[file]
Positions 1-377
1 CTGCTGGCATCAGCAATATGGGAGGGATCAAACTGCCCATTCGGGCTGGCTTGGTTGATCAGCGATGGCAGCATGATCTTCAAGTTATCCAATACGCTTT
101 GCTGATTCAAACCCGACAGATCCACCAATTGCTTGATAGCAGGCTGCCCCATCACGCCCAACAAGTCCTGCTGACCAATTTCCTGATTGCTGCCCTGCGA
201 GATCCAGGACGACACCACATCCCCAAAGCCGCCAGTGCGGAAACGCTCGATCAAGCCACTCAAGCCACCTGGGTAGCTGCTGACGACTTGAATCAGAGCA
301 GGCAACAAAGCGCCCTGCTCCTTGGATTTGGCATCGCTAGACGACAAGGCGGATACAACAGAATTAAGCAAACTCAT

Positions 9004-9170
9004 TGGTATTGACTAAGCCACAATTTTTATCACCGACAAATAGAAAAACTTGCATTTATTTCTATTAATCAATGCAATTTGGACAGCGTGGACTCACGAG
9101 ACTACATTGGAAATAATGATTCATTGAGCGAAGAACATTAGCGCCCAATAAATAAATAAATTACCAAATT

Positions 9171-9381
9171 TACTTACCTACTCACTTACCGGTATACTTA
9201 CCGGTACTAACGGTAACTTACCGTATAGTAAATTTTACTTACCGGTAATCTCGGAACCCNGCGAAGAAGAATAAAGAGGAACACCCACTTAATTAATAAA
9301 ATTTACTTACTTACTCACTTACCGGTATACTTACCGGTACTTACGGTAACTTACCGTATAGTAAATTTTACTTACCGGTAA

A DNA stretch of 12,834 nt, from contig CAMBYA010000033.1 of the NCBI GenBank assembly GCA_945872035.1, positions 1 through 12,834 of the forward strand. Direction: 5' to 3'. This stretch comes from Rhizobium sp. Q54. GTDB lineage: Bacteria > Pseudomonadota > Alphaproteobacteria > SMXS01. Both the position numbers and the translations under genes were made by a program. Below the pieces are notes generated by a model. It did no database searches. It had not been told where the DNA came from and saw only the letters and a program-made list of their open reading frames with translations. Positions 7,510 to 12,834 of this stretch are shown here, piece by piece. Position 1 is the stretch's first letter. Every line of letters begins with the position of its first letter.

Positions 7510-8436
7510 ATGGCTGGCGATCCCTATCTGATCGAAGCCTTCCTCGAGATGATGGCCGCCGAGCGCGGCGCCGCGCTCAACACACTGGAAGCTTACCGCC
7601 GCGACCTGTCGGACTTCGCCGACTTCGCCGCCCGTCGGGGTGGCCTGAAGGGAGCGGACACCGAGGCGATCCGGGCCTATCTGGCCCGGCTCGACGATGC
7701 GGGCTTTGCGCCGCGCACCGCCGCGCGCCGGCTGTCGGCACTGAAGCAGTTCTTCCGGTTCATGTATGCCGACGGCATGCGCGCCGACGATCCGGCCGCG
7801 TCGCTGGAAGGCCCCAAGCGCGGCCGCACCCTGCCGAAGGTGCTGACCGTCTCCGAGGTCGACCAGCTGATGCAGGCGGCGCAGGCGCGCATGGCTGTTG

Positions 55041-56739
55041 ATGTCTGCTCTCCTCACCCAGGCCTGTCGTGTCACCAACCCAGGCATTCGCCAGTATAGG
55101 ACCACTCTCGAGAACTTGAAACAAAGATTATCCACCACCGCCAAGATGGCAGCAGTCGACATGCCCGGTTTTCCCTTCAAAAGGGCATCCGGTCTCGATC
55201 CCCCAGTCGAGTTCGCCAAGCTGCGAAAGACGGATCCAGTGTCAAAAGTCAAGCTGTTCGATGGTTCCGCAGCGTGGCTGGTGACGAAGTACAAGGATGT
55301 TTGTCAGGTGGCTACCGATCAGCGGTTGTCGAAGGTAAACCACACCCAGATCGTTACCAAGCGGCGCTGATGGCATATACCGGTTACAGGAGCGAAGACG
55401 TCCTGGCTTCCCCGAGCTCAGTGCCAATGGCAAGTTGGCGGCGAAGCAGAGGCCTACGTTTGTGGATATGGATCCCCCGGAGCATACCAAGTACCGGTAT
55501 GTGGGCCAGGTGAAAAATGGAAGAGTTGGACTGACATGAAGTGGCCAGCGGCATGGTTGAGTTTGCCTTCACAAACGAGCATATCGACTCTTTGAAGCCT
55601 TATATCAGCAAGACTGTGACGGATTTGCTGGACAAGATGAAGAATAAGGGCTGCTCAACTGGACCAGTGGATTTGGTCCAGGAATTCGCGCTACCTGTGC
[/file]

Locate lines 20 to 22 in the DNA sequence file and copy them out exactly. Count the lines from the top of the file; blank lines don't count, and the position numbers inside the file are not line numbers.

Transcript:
55041 ATGTCTGCTCTCCTCACCCAGGCCTGTCGTGTCACCAACCCAGGCATTCGCCAGTATAGG
55101 ACCACTCTCGAGAACTTGAAACAAAGATTATCCACCACCGCCAAGATGGCAGCAGTCGACATGCCCGGTTTTCCCTTCAAAAGGGCATCCGGTCTCGATC
55201 CCCCAGTCGAGTTCGCCAAGCTGCGAAAGACGGATCCAGTGTCAAAAGTCAAGCTGTTCGATGGTTCCGCAGCGTGGCTGGTGACGAAGTACAAGGATGT